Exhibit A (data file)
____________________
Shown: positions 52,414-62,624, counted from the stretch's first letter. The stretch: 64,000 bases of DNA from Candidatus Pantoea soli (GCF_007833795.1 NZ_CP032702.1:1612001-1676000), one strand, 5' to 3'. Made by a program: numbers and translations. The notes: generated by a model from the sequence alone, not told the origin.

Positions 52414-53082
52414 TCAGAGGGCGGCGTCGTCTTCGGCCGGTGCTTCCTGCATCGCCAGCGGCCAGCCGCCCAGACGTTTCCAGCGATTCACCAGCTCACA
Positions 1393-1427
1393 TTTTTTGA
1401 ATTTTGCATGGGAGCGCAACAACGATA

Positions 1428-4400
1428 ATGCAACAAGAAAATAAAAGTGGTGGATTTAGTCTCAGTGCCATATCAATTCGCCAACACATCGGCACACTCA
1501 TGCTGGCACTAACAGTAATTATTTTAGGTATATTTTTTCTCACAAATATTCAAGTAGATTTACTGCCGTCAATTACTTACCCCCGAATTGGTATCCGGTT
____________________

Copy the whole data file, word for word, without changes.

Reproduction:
Shown: positions 52,414-62,624, counted from the stretch's first letter. The stretch: 64,000 bases of DNA from Candidatus Pantoea soli (GCF_007833795.1 NZ_CP032702.1:1612001-1676000), one strand, 5' to 3'. Made by a program: numbers and translations. The notes: generated by a model from the sequence alone, not told the origin.

Positions 52414-53082
52414 TCAGAGGGCGGCGTCGTCTTCGGCCGGTGCTTCCTGCATCGCCAGCGGCCAGCCGCCCAGACGTTTCCAGCGATTCACCAGCTCACA
Positions 1393-1427
1393 TTTTTTGA
1401 ATTTTGCATGGGAGCGCAACAACGATA

Positions 1428-4400
1428 ATGCAACAAGAAAATAAAAGTGGTGGATTTAGTCTCAGTGCCATATCAATTCGCCAACACATCGGCACACTCA
1501 TGCTGGCACTAACAGTAATTATTTTAGGTATATTTTTTCTCACAAATATTCAAGTAGATTTACTGCCGTCAATTACTTACCCCCGAATTGGTATCCGGTT